A Sample of the Novel

Kind of fantasy, the first of that type for me. In this scene, Ina, the protagonist, is recovering from a nasty knock given to her by her mother, the Queen Mother, while her bratty sister mocks her. Hopefully, it’s not totally dreadful!

In the kitchen, Martik sponged at my head with a rough cloth and wrung it out over a pail of cool water.
“What’s all the fuss?” my sister asked, using her foot to shove past the shaggy scullery dog that slept by the woodstove.
“Your sister bumped her head sparring, it’s only a scratch,” said Martik with a patient smile. He patted my throbbing head again, then handed the cloth to her.
“Here, Eresh, tend to your sister,” said Martik.
“What? Where’s Old Nish? I don’t want to!” Eresh said.
“Mind me, dear one,” Martik said in a gruff voice. Then, more gently to me, he said, “Ina, I’m heading to stables. Come back out when you’ve recovered a bit. Oh, I beg your pardon, Old Nish.” He stepped aside at the door to let an old woman pass in through the door from the courtyard, then went out. Old Nish stomped the snow from her feet and unwrapped her gray head.
“What’s this, then?” Old Nish said, glaring at Martik’s retreat and the muddy footprints around the hearth. She strode over and snatched the rag from Eresh. Her wrinkled lips pursed into a frown as she inspected the wound. “This gash will need herballing. Oh, yes, that it will.”
“Tsk, tsk. I thought it was just a scratch,” said Eresh in a mocking tone.
Old Nish ignored her, and said “Fetch some clean water, there you go, Eresh,” shoving the pail in my sister’s direction.
“But it’s cold out there!”
“Go now, girl, afore my boot finds your backside!”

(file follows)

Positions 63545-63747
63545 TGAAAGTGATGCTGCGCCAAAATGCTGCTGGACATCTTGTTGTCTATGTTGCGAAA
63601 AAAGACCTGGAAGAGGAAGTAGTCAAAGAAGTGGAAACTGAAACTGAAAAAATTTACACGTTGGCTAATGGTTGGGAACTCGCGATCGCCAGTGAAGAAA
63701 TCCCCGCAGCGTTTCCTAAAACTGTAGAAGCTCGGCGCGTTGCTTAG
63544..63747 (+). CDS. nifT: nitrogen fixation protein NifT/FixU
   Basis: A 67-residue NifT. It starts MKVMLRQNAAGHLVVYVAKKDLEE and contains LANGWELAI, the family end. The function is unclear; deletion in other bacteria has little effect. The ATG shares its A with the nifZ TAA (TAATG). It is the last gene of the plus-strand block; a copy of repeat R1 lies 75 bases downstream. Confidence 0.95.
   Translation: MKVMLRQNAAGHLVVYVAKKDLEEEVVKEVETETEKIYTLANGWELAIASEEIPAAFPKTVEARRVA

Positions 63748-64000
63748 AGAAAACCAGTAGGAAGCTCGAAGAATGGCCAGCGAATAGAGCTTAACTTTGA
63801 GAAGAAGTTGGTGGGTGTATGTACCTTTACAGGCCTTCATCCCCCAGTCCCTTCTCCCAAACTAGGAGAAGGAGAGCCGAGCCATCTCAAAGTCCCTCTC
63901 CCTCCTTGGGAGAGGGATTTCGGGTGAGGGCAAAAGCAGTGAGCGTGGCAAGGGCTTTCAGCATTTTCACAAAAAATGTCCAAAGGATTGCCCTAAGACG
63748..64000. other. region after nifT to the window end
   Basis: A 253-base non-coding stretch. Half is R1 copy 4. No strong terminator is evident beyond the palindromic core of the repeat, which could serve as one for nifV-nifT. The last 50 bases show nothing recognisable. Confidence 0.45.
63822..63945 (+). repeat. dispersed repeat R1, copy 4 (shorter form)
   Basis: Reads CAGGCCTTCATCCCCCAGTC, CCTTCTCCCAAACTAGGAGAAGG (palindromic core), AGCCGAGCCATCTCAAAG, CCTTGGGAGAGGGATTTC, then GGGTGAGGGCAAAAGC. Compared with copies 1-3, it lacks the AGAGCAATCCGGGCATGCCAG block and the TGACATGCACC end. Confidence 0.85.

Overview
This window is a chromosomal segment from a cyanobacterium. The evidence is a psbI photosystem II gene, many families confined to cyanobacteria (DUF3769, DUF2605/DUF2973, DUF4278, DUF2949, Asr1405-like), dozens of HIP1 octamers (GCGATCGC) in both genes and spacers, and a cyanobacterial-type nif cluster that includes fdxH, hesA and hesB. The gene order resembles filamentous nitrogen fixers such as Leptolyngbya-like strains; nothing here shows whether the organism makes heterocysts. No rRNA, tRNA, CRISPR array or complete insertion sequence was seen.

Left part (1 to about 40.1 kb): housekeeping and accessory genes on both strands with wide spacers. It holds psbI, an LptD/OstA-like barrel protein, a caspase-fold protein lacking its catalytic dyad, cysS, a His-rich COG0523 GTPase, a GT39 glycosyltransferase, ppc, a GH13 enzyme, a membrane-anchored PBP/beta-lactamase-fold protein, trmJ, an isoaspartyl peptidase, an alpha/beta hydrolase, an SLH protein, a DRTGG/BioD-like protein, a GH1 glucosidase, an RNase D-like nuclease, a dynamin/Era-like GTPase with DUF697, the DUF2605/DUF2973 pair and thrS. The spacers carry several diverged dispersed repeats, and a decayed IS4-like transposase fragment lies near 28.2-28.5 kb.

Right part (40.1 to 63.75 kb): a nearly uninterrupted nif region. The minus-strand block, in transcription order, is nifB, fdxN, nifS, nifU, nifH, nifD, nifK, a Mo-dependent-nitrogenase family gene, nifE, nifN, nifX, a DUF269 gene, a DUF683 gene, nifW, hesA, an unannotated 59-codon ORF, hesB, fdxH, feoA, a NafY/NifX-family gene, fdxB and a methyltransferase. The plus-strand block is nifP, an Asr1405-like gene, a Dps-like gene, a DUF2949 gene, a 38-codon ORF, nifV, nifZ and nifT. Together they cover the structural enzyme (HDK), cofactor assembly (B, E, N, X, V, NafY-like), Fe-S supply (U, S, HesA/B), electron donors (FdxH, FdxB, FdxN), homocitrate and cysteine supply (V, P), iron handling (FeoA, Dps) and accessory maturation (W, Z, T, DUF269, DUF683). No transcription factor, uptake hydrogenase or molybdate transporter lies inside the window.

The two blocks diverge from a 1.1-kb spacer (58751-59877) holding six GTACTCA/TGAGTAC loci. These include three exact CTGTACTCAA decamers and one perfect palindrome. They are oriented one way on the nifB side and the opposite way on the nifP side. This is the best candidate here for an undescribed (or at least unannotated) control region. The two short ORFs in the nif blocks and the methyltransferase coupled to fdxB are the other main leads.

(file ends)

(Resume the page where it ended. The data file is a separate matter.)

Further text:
“I thought fetching water was servants’ work,” Eresh said in a haughty tone reserved for those beneath her. She shot a significant glare at Old Nish’s back but was paid no mind. On the way out, she slammed the door a little harder than necessary.
“Oh, my pet,” crooned Old Nish, turning back to me. “What’s happened to you now? Sit back there, I’ll get your boots.” Adjusting her skirts, the old servant crouched near my seat by the hearth and removed each of my boots in turn. “Ah, yes, oh dear.” A sizable pebble fell from one boot.
“Just a bit of sparring, Nish. I’m alright.”
“Sparring with whom? Looks like a Southern savage has beat you about the head!”
“And the chest!” I opened my shirtfront a button or two where purplish welts could be seen.
“A pox on the Southern savage,” said Nish, smirking and busying herself with the second boot.
“Nish! Stop that silly talk,” I said with a laugh, but laughter was painful. I winced and ran my hand through my tangled hair. Black like the Regent’s and like the Queens of old. Black Goddess, they called my mother. My hand had a spot of blood on it. “I was sparring with Mother.”
“Oh, child,” Nish said. She straightened up and touched my hair tenderly, careful to avoid the injury. “It’s not an easy life, is it?”